Re. Permission to quote?

Subject: Re. Permission to quote?
From: Geoff Hart <geoff-h -at- MTL -dot- FERIC -dot- CA>
Date: Fri, 21 Apr 1995 11:07:23 LCL

Harvey Millman asked about permission to quote or paraphrase
information contained in a thesis plainly labeled "you can't quote me
without my permission". There are really two sides to this question,
ethical and conventional:

1. Ethical: If someone asks you to contact him/her for permission
before being quoted, you should try to do so. It generally can't hurt,
and it's polite. Contacting the university and department that
sponsored the thesis should help; they often have a forwarding address
for the author. Moreover, many (most?) universities hold a joint
copyright on theses, particularly if the thesis supervisor is a
co-author. If this is the case, the university itself can grant you
permission if you can't reach the author.

2. Convention: In academe, virtually anything that is published and
made publically available is considered quotable without the author's
permission. There are no exceptions that I'm aware of, although you
must take care to quote fairly and accurately to avoid damaging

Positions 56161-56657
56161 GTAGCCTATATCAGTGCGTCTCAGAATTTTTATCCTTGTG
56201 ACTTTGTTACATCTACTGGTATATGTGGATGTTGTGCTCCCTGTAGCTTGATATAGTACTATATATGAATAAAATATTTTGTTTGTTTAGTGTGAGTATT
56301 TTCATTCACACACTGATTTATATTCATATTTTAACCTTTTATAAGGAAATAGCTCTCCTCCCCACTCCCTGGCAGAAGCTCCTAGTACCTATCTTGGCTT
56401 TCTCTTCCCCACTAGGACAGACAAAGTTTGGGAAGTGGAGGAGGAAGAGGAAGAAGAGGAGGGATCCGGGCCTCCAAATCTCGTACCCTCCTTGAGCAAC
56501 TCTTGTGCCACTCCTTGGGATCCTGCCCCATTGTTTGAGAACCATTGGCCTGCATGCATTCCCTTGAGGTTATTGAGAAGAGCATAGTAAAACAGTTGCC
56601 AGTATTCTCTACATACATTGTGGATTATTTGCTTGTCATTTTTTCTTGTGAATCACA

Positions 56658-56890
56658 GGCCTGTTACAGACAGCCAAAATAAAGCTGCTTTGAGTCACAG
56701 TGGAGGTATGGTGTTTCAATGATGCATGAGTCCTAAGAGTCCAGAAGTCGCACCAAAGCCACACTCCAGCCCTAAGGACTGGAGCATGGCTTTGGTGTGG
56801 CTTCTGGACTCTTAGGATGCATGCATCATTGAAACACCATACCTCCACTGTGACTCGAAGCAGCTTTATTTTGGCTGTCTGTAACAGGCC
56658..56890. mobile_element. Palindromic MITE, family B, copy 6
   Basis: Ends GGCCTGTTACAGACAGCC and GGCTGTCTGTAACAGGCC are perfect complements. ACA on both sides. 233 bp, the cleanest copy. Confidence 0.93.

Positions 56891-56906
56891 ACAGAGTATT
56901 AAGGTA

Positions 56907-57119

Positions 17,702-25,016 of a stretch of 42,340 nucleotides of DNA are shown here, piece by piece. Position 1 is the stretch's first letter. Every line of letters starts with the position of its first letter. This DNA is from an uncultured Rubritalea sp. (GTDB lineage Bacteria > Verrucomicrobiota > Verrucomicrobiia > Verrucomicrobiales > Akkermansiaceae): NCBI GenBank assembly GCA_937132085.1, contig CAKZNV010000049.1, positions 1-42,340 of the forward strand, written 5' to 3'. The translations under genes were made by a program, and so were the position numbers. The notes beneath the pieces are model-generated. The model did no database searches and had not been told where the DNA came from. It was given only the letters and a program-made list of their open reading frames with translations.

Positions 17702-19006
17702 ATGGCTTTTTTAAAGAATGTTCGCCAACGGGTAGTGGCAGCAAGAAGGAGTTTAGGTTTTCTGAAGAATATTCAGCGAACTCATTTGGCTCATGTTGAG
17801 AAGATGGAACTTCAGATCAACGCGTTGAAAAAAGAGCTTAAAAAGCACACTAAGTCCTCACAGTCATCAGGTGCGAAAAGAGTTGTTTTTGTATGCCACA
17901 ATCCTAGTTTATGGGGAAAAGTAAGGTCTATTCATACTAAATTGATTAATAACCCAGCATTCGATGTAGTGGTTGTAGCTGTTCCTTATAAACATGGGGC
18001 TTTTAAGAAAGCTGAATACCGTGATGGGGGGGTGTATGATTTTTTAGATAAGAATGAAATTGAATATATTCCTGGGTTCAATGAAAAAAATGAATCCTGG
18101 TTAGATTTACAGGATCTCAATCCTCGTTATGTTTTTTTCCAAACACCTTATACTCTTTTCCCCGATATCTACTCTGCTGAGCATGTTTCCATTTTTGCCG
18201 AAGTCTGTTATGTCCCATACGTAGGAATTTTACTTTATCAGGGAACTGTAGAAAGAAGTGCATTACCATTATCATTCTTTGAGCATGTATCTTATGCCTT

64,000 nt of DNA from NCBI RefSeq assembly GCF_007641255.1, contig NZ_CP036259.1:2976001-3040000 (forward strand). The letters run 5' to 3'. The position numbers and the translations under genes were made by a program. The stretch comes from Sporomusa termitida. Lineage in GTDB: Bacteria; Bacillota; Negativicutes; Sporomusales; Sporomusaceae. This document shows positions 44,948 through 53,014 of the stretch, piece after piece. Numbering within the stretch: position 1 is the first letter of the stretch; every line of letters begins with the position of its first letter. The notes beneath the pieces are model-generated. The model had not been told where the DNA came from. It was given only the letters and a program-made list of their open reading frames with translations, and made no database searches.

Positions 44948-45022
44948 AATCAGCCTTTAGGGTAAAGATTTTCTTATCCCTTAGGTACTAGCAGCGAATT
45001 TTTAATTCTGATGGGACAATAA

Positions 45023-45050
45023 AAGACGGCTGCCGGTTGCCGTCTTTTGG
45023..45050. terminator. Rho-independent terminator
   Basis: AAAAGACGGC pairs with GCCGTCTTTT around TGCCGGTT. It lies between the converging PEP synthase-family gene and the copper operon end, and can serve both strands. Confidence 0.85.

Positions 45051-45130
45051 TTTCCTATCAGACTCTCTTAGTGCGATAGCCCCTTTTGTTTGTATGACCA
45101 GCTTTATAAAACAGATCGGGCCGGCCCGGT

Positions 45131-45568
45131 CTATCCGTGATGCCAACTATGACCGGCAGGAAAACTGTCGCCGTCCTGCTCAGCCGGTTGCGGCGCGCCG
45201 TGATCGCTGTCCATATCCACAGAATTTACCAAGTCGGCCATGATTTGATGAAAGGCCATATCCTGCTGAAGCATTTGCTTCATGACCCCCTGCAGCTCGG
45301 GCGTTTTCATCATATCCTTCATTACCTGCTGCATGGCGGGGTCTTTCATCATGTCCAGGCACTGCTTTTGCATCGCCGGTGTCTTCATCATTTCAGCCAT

someone's reputation (in particular, there is a risk of libel if
you're sufficiently brash about your misquoting). In industry, this
can differ. For example, you might come into possession of a document
marked "confidential: internal use only", which might be (depending on
the context) stolen property; you could cause a lot of trouble for
someone by possessing it, or perhaps get in trouble yourself (e.g., if
the document comes from your employer). If you're a journalist writing
a no-holds barred expose, there are other issues, but they don't seem
to apply here. Start by being polite and considerate of the author's
needs in making that statement, and see if this suggests a reason not
to quote.

--Geoff Hart #8^{)} ... and you can quote me on that.
geoff-h -at- mtl -dot- feric -dot- ca

Disclaimer: These comments are my own and don't represent the opinions
of the Forest Engineering Research Institute of Canada.


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